Aboriginal experiences that will connect you to Country

Want to feel a real sense of connection to Country? These five immersive Aboriginal experiences do that – and more.

Destination NSW

Destination NSW

Feb 2022 -
min read

From the moment you meet Mark Saddler, you want to know more. About his life. His Wiradjuri heritage. The place he calls home. “Yamandhu marang mudyi?” he asks when he greets you on the banks of Wagga Wagga’s Murrumbidgee River. Are you well? “When you start to learn the language of the Country you’re in, you start to learn the Country itself,” he says.

It’s this connection to Country that is shared across many of the state’s most immersive Indigenous experiences.

Bundyi Cultural Tours - by the Murrumbidgee River

Bundyi Cultural Tours, Murrumbidgee River

Southern calling

Mark Saddler is the owner of Bundyi Cultural Tours, guiding tours around the Riverina region in southern New South Wales. His desire for people to discover the true essence of this part of the state is obvious from the moment you meet him.

“My goal is to get people to see the land differently,” he says. “We visit places that are very special to the Wiradjuri community, and where few others get to go. It should open your eyes and your mind.”

It certainly does that, whether you’re foraging for bush tucker, discovering freshwater middens (ancient piles of shells left behind by Aboriginal clans), or wandering around some of the Wiradjuri’s most spiritual sites – some hiding in plain sight – with permission from Elders.

Bundyi Cultural Tours guide Mark Saddler sharing his knowledge with tourists from Galore Hill Lookout, Fargunyah near the town of Lockhart and the city of Wagga Wagga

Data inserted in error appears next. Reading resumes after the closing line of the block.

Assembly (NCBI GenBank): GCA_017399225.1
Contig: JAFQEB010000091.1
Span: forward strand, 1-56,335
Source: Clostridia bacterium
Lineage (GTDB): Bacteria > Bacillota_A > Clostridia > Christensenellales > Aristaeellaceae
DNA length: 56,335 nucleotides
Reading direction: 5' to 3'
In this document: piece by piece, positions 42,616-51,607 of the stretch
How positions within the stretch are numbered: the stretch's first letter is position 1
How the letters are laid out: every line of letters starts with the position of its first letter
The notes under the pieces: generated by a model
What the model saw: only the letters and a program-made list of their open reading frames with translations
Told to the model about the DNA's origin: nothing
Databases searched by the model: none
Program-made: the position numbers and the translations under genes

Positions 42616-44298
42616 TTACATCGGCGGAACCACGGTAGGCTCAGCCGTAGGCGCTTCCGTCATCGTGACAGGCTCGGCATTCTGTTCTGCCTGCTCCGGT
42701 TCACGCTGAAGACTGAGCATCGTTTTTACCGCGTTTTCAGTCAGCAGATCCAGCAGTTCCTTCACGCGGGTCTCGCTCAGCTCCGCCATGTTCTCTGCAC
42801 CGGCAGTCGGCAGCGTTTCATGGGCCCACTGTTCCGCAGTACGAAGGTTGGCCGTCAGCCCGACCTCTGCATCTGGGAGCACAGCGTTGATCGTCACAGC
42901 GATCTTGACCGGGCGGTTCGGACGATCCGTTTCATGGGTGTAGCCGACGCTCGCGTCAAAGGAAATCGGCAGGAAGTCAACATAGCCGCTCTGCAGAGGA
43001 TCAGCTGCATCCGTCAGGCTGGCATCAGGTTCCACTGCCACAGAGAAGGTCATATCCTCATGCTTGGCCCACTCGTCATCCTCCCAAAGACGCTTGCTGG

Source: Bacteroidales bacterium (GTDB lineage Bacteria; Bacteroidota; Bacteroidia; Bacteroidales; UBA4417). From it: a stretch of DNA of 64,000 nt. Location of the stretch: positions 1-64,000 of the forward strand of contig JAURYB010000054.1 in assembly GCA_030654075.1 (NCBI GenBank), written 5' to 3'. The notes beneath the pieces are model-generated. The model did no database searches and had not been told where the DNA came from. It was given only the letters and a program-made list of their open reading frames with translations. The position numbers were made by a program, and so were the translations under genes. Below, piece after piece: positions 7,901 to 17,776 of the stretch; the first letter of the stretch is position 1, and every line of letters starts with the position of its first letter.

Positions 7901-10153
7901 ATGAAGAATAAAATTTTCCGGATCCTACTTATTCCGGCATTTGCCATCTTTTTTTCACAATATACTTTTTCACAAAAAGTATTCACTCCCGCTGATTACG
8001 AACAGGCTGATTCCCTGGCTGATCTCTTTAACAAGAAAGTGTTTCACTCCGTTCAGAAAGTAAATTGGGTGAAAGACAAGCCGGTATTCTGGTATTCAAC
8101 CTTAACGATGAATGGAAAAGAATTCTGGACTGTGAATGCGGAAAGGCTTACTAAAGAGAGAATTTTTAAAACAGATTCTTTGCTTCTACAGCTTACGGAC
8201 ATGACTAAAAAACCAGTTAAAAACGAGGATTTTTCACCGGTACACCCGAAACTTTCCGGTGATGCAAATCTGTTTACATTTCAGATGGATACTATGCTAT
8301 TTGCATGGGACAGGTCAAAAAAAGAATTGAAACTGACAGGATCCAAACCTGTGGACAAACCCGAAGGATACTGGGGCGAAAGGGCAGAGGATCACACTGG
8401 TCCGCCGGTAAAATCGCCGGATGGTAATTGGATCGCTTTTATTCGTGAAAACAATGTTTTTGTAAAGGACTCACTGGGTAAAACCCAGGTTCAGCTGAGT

Bundyi Cultural Tours, Wagga Wagga

History revealed

A site with deep significance is Mungo National Park. With Mungo Aboriginal Discovery Tours you can hear the moving story behind the 2017 repatriation of the 42,000-year-old remains of Mungo Man – and Mungo Lady in 1992 – to his UNESCO World Heritage-listed home with a Paakantyi, Ngiyampaa or Mutthi ranger, the three Indigenous groups of the Willandra Lakes region.

Dreamtime stories have been passed down over the generations, recounting how the dry lakebeds and sand and clay dunes were created, and how they still contain some of the world’s oldest known human remains, and the earliest archaeological traces of Aboriginal people.

Man taking photographs of the Walls of China in Mungo National Park, Mungo

Mungo National Park, Mungo - Credit: Tyson Mayr

Ancient ingenuity

Travel to the very north of NSW to the town of Brewarrina for history just as ancient. The National Heritage-listed fish traps (Baiame’s Ngunnhu) here are astounding in their own right, the complex network of stones in the Barwon River arranged to form ponds and channels to catch fish as they travel downstream.

The fact that this ingenious system was devised more than 40,000 years ago makes it even more jaw-dropping. Your Ngemba guide will explain that this is one of the oldest human-made structures on the planet, and rich in Dreamtime lore.

Stones in the Barwon River that form the ancient Aboriginal Brewarrina Fish Traps

Brewarrina Fish Traps, Brewarrina

Sacred encounters

Many of the meals dished up on a Yuin Retreat with Ngaran Ngaran Culture Awareness on the South Coast also include an Indigenous twist. The two-night experience, guided by Dwayne “Naja” Bannon-Harrison, traverses the heart of Yuin Country around Narooma, offering the rare privilege of visiting sacred Gulaga (Mother Mountain). For the Yuin, this is where life begins, and where it will end.

While following the Djiringanj Dreaming trail, you’ll participate in ceremonies and healing connection workshops, and in so doing “give a humility and much-needed voice to the First Nations,” says Dwayne. “I’m determined to change the narrative, shift mindset and help pioneer Indigenous ways of knowing… to help project the oldest living civilisation in the world.”

A taste of place

To get a real flavour for Country, join Kerrie Saunders’ Yinarr-Ma Bush Tucker Tours in Moree, which highlight the native bush tucker and medicine that have sustained the Kamilaroi People of this northern part of the state for millennia.

“Look after Country, and Country will definitely look after you,” she says. “Working with nature is harmony and peace to your soul.”

Wandering the countryside, Kerrie also forages for bush herbs and spices, native grasses and seeds that most people walk straight past – and then crafts damper with a distinct taste of place. She also makes a mean “native” pizza using binamayaa (old man saltbush) flour, bush tomatoes and ruby saltbush fruit.

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